Tabebuia Trees in the Valley

Courtesy by Lori Murray

By Lori Murray, Cameron County Master Gardener, Texas Superstar Specialist

If you have driven on West Harrison in Harlingen the past few weeks, you have probably noticed three small but stunning trees along the southern edge of the park dedicated to George Gutierrez between D and E Streets. They are densely covered with striking pink flowers and make quite a statement. These trees are tabebuia trees and they are in bloom a little early this year, probably due to the mostly warm winter we’ve had.

According to Grimsell’s, Frank Boggus bought a number of them several years ago for the city of Harlingen and they have been placed in numerous city parks. They also do well in private yards. Linda Matz alerted me to the early bloom and has been kind enough to share photos of hers with me.

Tabebuia is a genus of flowering plants in the family Bignoniaceae. They have been called trumpet trees, but so have other trees, so be cautious about using that term because it could lead to misidentification. The genus is mostly known for being a flowering tree and comes in a variety of colors – yellow, pink, rose-colored, and even white. It is evergreen in the warmer zones but sometimes deciduous in zones like ours. In either event, it blooms before the new leaves appear and it puts on a flamboyant show of color.

Native to the American tropics and subtropics, the tree ranges from Mexico and the Caribbean to Argentina. The name Roble de Sabana, meaning savannah oak, is widely used in Costa Rica, and it is the national tree of El Salvador. Because of its windborne seeds, it is often naturalized beyond its natural range, and there are many many varieties.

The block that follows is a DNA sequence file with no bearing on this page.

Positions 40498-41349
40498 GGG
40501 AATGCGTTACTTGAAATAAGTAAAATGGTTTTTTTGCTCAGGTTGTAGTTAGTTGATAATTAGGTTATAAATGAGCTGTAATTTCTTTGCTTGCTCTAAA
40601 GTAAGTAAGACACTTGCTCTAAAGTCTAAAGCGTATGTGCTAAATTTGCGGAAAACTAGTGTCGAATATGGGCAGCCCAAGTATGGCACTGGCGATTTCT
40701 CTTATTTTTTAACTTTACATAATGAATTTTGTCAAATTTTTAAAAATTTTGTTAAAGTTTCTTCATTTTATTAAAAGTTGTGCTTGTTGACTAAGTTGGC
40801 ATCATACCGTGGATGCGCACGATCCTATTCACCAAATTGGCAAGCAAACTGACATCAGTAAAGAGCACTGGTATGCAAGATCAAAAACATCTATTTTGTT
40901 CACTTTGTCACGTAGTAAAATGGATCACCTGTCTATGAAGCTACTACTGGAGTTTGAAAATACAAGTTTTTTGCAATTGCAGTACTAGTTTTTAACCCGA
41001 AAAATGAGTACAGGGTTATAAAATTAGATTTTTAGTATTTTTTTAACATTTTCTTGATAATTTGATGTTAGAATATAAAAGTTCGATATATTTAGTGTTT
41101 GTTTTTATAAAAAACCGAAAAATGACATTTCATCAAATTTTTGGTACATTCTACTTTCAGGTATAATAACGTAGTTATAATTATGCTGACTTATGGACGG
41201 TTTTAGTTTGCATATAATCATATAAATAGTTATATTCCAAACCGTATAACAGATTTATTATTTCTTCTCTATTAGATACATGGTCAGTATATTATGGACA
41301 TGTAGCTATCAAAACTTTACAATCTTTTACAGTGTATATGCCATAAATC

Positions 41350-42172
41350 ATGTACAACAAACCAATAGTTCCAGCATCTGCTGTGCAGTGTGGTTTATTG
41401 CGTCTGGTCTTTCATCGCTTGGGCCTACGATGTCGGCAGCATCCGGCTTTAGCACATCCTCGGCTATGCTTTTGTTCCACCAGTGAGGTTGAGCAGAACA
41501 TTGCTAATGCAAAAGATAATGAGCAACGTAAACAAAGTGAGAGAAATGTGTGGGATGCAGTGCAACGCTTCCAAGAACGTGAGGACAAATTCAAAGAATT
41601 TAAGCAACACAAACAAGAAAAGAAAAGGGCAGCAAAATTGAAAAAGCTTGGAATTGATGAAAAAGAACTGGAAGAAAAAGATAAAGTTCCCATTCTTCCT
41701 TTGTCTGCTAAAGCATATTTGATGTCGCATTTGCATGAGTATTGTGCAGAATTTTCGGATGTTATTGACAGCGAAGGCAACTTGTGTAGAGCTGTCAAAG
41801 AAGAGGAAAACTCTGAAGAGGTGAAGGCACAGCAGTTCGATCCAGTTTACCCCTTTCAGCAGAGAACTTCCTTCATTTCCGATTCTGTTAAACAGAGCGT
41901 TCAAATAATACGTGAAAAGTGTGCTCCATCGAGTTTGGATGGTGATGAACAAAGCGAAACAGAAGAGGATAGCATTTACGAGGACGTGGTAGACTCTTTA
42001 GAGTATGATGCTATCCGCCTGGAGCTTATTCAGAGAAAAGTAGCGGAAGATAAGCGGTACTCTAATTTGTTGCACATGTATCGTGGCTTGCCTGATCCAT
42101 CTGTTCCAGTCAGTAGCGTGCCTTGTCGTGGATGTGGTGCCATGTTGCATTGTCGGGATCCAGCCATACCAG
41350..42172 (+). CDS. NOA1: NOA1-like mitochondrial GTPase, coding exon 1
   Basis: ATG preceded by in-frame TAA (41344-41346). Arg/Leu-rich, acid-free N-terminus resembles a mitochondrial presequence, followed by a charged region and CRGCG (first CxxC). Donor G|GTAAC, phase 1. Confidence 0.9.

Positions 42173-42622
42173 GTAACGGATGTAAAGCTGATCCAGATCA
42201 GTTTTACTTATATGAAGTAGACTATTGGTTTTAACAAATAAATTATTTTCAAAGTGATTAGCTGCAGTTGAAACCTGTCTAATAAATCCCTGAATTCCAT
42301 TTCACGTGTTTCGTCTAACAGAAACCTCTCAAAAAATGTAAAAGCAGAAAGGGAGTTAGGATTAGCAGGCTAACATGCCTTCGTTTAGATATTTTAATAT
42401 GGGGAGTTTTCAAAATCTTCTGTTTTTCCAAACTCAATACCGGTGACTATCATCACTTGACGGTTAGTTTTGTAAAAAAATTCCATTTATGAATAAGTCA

The tabebuia will grow in many types of soil but it must have good drainage, so be sure to amend clay soil. It likes full sun and is hardy in zones 10 and 11. In zone 9, it will need some protection as it can be damaged by frost but it has become a popular landscape item in Central Florida (which is zone 9), its range extended by being given proper protection.

Floridians were also cautioned that the tree tended to lay down in high winds, but I suspect they were referring to hurricane-force winds, so I don’t think it would necessarily apply here very often. Fertilize 2 or 3 times a year. Once established it will tolerate short periods of drought and is moderately salt tolerant. The tree produces long, slender seedpods late in the season and can be propagated by seeds from those pods.

This is a perfect tree for small yards and patio areas because it will not grow out of scale; it reaches a height of 20 – 30 feet with a spread of 15 up to 25 feet at maturity. It has a moderate growth rate and can even be grown in a container when small. Several sources said it would be good in parking lot islands and “buffer strips” where temperatures are high and soil space limited, but I don’t think it would be appropriate in those exposed places in our hardiness zone.

Pruning is usually not necessary, but one source suggested that planting the trees to either side of a walkway on 25 – 20 foot centers could create a canopy over the sidewalk if properly pruned. It suggested developing high, arching branches in several years by removing the lower, drooping branches for the first few years. In any event the tree will provide good shade when mature, and no pest problems were mentioned.

Most of the information I gathered was from Florida sources although aggie horticulture listed the tree as an ornamental tree for the Rio Grande Valley. The website’s archives also mentioned the tabebuia argentea as a Bignoniaceae tree with yellow flowers and cited T. pallida as “a rose-flowered species that has proven to be fairly well adapted.”

There were a large number of you tube videos on the subject also. Regardless of the source you use, there can be no doubt that one of these beauties would be a fine addition to any landscape and could likely give our old standby, the orchid tree, a run for its money.